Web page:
CARS is both a risk and needs assessment and is available in three formats - full assessment, interviewer-administered screener, and self-administered screener. Both the screener and assessment cover multiple domains including DUI offending (for identifying risk of recidivism), alcohol use disorder, drug use disorder, and major mental health disorders (e.g., depression, mania/bipolar disorder, anxiety disorder, post-traumatic stress disorder, etc.). CARS is a particularly valuable instrument because it provides in-depth information about each of the key pieces needed to inform supervision and treatment plans (e.g., risk, substance use disorders, mental health disorders, and trauma).  

Unlike traditional assessments which are frequently used in paper-and-pencil formats, CARS is available on free, open source software. The automated nature of the instrument makes it extremely easy to use and facilitates integration into existing case management platforms. CARS generates immediate personalized diagnostic reports that contain information about a client’s mental health profile, a summary of risk factors, and targeted referrals to treatment services within their geographic area that match their individual needs. By including a referral database, CARS identifies service provider options within the community that offenders can access for treatment and interventions that match their individual needs. 

For more information about CARS, please contact Erin Holmes: erin.holmes@responsibility.org or (202) 445-0334.


The 86th Legislature passed HB 2955 transferring oversight of Texas Specialty Courts to the Office of Court Administration (OCA) from the governor’s Criminal Justice Division (CJD). OCA will provide technical assistance to specialty courts, monitor compliance of the specialty courts with programmatic best practices, and coordinate and provide information to CJD. The transition took effect 9/1/2019. 

If you have any immediate questions please contact Anissa Johnson, Office of Court Administration at Anissa.Johnson@txcourts.gov.

2020 Spotlight on Success Awards   

The 7th annual Spotlight on Success Awards, presented at the 2020 DWI Court Team Advanced Conference, recognized the efforts of an outstanding DWI Court team member and an exemplary DWI Court program. The Victoria County DWI Court was honored with the Spotlight on Success Outstanding Team award and KeaYon Adams, Specialty Courts Supervisor, Harris County CSCD, was honored with the Spotlight on Success Outstanding Team Member award.

Judge Dan Gilliam & Mr. KeaYon Adams (pictured holding awards from left to right) and members of the Victoria County DWI Court team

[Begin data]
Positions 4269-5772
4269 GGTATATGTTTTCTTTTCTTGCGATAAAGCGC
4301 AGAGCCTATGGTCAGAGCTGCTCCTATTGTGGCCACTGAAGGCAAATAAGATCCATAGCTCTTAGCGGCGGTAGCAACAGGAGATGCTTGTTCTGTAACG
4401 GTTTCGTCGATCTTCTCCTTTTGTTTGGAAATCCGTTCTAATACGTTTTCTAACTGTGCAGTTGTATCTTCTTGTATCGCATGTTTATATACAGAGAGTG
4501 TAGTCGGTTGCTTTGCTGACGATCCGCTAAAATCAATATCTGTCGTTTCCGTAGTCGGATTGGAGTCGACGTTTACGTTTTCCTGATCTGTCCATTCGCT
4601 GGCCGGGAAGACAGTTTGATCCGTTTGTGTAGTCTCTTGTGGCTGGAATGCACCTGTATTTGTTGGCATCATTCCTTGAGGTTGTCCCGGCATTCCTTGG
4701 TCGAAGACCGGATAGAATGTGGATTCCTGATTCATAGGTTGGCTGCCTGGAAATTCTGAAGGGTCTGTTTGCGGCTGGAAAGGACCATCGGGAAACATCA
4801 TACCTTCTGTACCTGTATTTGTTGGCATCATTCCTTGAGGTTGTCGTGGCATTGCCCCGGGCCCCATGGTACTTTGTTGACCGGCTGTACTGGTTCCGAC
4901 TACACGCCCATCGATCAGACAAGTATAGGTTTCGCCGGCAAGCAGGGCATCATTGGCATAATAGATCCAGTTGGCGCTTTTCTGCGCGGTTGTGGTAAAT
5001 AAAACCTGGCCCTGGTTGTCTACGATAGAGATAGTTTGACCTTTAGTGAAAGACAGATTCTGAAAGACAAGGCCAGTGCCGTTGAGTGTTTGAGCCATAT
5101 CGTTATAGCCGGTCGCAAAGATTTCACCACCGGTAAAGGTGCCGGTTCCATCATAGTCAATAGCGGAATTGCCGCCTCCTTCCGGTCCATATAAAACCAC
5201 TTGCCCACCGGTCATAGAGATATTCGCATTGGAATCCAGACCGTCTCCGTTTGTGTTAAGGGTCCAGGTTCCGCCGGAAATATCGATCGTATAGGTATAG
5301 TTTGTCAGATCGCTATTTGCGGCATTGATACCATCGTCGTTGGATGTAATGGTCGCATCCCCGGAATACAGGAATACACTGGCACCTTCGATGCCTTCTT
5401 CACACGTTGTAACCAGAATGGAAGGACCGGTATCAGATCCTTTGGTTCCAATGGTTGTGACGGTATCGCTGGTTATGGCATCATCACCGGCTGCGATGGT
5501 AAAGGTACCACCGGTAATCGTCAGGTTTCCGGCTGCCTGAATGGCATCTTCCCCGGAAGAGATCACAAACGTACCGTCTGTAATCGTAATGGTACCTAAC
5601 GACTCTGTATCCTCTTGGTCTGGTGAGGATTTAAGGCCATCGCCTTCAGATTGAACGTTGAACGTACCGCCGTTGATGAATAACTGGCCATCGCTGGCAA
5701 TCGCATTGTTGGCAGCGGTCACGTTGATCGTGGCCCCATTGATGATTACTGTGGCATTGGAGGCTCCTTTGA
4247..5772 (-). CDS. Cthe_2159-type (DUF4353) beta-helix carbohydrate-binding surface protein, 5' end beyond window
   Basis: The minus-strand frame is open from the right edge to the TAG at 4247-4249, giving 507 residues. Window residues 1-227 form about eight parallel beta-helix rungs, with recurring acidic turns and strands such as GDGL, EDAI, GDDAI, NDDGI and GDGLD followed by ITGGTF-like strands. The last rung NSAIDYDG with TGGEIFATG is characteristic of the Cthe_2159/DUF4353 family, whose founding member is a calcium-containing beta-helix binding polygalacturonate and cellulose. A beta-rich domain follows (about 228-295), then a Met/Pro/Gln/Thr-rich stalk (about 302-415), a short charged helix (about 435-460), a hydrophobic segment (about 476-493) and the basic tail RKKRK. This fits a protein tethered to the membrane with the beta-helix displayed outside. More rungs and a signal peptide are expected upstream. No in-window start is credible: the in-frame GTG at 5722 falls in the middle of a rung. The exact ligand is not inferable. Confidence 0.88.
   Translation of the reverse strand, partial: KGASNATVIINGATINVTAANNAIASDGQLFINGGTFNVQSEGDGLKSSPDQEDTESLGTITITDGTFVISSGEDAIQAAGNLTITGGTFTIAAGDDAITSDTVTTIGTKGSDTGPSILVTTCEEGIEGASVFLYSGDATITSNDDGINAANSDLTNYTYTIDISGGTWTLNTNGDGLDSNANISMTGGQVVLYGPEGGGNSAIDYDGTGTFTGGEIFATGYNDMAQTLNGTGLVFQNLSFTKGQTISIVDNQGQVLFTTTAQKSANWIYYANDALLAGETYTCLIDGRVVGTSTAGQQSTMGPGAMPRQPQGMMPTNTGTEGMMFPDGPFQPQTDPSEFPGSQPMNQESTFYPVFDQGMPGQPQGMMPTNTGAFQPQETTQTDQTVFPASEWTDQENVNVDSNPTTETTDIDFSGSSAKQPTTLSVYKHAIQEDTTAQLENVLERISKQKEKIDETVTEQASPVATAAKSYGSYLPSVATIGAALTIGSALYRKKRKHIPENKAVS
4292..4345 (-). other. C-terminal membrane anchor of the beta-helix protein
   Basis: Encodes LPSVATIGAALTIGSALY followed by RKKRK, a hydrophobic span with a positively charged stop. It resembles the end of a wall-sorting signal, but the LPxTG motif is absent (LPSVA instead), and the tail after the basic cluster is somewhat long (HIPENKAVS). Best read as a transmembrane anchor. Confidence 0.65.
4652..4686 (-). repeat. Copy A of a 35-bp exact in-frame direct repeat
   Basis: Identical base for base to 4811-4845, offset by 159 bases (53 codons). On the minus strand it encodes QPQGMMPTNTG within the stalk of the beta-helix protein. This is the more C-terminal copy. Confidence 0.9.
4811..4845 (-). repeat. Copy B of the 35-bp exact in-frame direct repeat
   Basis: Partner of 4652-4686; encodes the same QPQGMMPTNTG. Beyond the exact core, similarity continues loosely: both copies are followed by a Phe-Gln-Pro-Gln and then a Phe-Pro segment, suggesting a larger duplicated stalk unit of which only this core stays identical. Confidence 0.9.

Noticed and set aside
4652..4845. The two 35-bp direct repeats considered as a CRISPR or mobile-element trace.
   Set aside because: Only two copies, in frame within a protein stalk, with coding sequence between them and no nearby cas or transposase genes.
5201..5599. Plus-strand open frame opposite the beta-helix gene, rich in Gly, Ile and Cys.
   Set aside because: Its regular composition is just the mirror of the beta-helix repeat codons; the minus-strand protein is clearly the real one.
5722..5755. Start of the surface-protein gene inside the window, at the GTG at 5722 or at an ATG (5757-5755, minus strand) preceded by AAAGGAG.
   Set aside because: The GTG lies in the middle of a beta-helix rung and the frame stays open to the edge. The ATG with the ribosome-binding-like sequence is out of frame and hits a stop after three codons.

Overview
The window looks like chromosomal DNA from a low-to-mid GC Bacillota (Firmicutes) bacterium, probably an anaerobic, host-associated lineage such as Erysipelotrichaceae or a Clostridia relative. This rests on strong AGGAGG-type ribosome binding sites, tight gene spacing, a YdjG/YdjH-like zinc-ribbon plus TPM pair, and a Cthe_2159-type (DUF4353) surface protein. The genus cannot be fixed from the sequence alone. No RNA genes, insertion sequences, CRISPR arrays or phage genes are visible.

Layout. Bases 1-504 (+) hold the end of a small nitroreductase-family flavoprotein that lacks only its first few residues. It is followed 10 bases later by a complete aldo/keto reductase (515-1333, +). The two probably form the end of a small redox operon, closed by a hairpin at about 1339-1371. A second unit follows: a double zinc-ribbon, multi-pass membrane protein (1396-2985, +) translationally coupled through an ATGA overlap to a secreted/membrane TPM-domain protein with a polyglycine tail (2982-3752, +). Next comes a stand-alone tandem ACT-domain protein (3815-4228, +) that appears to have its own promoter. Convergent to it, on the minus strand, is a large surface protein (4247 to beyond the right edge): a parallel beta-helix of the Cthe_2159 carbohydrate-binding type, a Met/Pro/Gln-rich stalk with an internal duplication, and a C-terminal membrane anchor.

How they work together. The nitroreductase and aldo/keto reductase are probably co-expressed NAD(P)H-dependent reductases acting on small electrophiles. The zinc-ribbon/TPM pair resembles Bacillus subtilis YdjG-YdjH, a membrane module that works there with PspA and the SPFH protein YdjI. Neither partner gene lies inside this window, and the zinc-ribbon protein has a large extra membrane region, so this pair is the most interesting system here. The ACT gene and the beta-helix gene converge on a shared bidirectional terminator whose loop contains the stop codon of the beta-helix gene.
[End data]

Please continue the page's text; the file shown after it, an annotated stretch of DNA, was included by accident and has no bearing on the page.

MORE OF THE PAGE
The Texas Center Traffic Safety Grant Program would like to extend a very special thank you to Judge Laura Barker and the entire Williamson County DWI/Drug Court Team for allowing the attendees of the Basic Training to observe staffing and court review.

In the News


Victoria County DWI Court receives award  
(Victoria Advocate, 5/02/2020)

The Texas Center for the Judiciary has presented the Victoria County DWI Court with its “Spotlight on Success award” for being the 2020 Outstanding DWI Court for the State of Texas.

Bexar County judge conducts court hearings from home  
(KSAT ABC 12 San Antonio, 3/31/2020)
SAN ANTONIO – As he prepared to begin a hearing in a Specialty Court case, County Court at Law No. 11 Judge Tommy Stolhandske went on the record Tuesday morning with a statement that could well dictate how some misdemeanor cases are handled In the future.

Number of THC positive drivers in fatal crashes has doubled in Wash. state
(KEPR-TV News, 01/31/2020)
According to research by AAA between 2008 and 2012, an estimated eight percent of Washington drivers involved in fatal crashes were positive for THC. That rate now is more than double since weed became legal in Washington.


Weed impairs driving skills long after the high is gone
(CNN, 01/15/2020)
Running red lights. Driving at high speeds. Crossing center lines into the opposite lanes. Getting into accidents -- even hitting pedestrians. A new study found these were some of the dangerous driving behaviors of regular, heavy users of recreational weed who began using before the age of 16. Here's the catch: users drove this badly even when they were no longer high.

The Texas Transportation Institute’s latest Drug Impaired Driving Newsletter can be found here.

Contact Us
If you have suggestions for items to be included in this Newsletter or wish to be removed from the Newsletter mailing list, please contact: 

Judge Laura A. Weiser
Judicial Resource Liaison

Holly Doran
TxDOT Program Director

The DWI Listserv is open to all judges handling DWI cases. If you would like to be added to the Listserv please send an email to hollyd@yourhonor.com. We are continuously adding to the Texas Judges’ DWI Resource Website with news articles and upcoming educational opportunities.  We hope you find the  information in this Newsletter interesting and helpful. Please contact the Traffic Safety Program with any questions or comments.